Pakistan’s merchandise exports totalled $17.08 billion in the first nine months of this fiscal year. Overseas Pakistanis sent home $16.1bn in the same period.
Add the two numbers and you get $33.18bn. Now look at the July-March merchandise import bill, which was $40.75bn. The situation is alarming: there is a huge gap of $7.57bn.
The bottom line is that even if we continue to finance our imports through exports and remittances, we will continue running a deficit. That deficit can expand further at the end of the fiscal year if imports do not fall dramatically and exports and remittances fail to grow at exceptionally high rates. These ifs are too difficult to ignore.
The deceleration in imports witnessed in the last nine months — 7.96 per cent year-on-year — is a healthy development. But this alone is not going to make a decisive impact on our external sector because growth in exports, which is just 0.1pc year-on-year, is not helping. The rise in remittances — which is still 8.74pc despite some deceleration — is just fine. But the declining rate of growth in remittances means shrinking volumetric gains. That, too, is unhelpful in fixing our external-sector issues.
Now look at the exports and imports of services. Here too, imports are declining, providing some relief to foreign exchange management. But services exports are also falling, making it a bit difficult to make some huge foreign exchange saving. In the first eight months of this fiscal year, we had a trade deficit in services amounting to $2.3bn — down more than one-third from a year ago. But the volumetric gain is just $1.32bn.
We have already started implementing some of the structural reforms before the formal signing of the deal with the IMF
We keep talking about foreign direct investment (FDI). But in the first eight months of the fiscal year, FDI came down to $1.62bn from $2.09bn. Portfolio investment remained negative just like in the comparable period a year ago. But net outflows in July-February were far larger — $408m against $119m.
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Issues look all the more challenging when we take into account the outflow of foreign exchange through the repatriation of profits and dividends as well as the payments that Pakistani citizens make overseas to cover education fees and medical bills of their kids and loved ones. All that at a time when the foreign exchange reserves of our central bank — $10.27bn on April 5 — are not enough to cover even two and a half months of the import bill.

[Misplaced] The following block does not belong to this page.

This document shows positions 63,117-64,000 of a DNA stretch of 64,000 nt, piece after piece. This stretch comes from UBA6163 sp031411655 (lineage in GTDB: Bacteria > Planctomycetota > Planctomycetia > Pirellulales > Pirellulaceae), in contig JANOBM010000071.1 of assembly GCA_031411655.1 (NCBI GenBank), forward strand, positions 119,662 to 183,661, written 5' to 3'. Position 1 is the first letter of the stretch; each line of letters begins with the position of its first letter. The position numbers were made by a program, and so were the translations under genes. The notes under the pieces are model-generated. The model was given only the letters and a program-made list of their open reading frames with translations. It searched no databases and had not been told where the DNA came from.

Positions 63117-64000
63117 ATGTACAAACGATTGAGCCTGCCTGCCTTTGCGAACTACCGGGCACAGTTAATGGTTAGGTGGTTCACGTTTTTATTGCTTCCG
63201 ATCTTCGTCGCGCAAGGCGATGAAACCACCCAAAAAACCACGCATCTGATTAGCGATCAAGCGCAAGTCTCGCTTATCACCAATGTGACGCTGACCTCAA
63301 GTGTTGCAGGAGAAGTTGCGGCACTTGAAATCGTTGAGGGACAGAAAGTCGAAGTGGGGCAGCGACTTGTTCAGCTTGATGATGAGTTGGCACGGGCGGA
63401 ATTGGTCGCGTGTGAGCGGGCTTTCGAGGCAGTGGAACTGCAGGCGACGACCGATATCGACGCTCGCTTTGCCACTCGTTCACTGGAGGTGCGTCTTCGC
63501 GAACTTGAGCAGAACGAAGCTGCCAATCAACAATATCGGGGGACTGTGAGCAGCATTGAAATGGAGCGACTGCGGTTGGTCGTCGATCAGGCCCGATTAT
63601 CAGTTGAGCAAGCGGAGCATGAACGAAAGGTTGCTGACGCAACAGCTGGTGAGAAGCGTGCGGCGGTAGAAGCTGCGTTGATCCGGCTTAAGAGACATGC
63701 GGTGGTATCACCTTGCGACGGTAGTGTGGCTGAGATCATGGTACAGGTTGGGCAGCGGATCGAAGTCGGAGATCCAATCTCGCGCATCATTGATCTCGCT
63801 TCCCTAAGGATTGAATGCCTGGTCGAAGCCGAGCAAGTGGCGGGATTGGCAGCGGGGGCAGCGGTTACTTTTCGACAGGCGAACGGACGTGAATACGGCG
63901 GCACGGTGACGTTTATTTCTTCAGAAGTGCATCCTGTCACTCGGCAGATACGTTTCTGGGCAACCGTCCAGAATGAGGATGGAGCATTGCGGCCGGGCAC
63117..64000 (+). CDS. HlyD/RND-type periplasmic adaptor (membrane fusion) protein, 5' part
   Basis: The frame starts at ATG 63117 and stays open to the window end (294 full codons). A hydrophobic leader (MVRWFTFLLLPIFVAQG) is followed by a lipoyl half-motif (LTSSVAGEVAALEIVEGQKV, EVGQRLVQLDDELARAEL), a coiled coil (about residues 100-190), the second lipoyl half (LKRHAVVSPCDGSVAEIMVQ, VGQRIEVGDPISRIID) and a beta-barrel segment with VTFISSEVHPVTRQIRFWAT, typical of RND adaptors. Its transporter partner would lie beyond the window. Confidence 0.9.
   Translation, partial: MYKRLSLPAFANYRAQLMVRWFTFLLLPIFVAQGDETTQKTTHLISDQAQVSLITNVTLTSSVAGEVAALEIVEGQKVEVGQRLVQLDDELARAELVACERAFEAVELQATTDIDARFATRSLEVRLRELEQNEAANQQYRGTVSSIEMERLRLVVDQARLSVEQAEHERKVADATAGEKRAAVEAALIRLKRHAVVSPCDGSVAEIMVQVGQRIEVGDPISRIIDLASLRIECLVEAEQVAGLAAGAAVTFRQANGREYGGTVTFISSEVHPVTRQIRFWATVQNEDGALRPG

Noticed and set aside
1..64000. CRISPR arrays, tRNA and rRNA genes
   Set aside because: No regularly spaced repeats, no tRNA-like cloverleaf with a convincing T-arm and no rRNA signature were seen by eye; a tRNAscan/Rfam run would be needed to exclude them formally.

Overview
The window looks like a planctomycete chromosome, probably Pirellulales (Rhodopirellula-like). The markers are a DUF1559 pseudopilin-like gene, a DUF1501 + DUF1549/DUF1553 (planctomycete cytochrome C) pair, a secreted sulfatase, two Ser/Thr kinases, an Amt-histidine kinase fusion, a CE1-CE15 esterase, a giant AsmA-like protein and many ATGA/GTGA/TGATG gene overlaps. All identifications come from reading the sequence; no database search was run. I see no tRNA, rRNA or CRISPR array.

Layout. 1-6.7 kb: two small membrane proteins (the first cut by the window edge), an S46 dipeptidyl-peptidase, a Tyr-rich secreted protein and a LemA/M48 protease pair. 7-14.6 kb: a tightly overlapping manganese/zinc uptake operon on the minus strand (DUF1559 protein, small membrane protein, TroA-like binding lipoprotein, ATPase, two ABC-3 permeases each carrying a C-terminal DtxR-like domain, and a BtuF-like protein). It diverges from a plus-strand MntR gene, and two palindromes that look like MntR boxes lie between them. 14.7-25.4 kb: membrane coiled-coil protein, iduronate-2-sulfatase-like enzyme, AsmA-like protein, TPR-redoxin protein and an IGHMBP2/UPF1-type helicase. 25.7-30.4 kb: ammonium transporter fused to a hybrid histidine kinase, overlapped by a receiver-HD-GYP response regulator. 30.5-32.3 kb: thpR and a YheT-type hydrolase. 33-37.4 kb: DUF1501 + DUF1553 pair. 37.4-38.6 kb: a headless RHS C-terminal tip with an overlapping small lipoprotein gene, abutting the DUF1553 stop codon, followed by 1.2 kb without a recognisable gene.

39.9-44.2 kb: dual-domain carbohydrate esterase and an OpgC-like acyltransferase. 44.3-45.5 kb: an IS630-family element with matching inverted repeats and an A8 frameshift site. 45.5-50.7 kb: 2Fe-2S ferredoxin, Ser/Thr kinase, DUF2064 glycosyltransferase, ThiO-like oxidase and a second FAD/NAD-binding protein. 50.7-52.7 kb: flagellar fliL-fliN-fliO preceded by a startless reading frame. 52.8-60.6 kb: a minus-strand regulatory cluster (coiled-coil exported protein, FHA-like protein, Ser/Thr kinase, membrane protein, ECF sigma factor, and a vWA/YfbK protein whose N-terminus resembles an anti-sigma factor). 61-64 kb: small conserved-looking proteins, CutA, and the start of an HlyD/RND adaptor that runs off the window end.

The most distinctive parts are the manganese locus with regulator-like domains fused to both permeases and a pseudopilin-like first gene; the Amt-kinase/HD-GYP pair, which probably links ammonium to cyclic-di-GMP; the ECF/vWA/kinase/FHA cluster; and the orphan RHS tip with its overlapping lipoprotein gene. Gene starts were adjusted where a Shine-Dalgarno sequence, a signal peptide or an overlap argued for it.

This is going to keep the exchange rate under pressure for some time even though the rupee has already lost about 33pc value against the dollar since December 2017. Import-curtailing measures are paying dividends, but they will take a few years to make a full impact. The tightening of rules of business for foreign exchange companies and making outward flows of dollars through banks more transparent will also be helpful to a limited extent.
What should we expect in the future then? Are problems of the external sector going to be fixed soon? Finance Minister Asad Umar says it will take a year and a half. Sadly, he is right. A year and a half seem to be the shortest possible time for repairing the economy. In the first eight months of 2018-19, we had a current account deficit of $8.84bn, down from $11.42bn in the year-ago period. Still it was large enough to give us a headache.
Whether it is going to be our last IMF programme or the first of a new series, the fact is that we have returned to the IMF for a balance-of-payments support package. We have already started implementing some of the structural reforms before the formal signing of the deal. Most happenings on the economic front directly or indirectly reflect this fact.
Tax concessions on agricultural and industrial inputs are being revisited. Energy subsidies are being withdrawn. The rupee has been depreciated. The central bank is making sure it does not emerge as a net foreign exchange lender in the interbank market. Interest rates are being tightened. The effort to collect more taxes is underway. A crackdown has been launched against big and powerful electricity and gas thieves, including businesses and industries. The stage is being set for revitalising state-owned enterprises, leading to painful layoffs in a number of cases. The list goes on and on.
Most of what is being done has a valid reason. In fact, some of the things were overdue. But the issue is that all these things are happening at a time when economic growth is faltering. The IMF has warned that our GDP could grow as little as just 2.5pc during this fiscal year. Reforming too much at a time of slower economic growth — and that too amidst growing political confrontation — is always painful. It adds to the miseries of the common man — at least in the medium term.
Realising this, the PTI government is rolling out pro-poor schemes for political survival. Opposition parties poke fun at it, citing galloping inflation and empty state coffers as proof of the poor handling of the economy. They are even threatening to topple the government. Headline inflation is already heading towards double digits. Development expenses in the first nine months of this fiscal year have fallen 26pc to Rs449bn from Rs607bn in the year-ago period.
To add insult to injury, the business community is demanding that the government should rein in FIA and NAB. It is accusing both of ‘harassment’. The PTI leadership insists that state institutions are going after only those politicians and businessmen who are involved in money laundering and tax evasion.
Published in Dawn, The Business and Finance Weekly, April 15th, 2019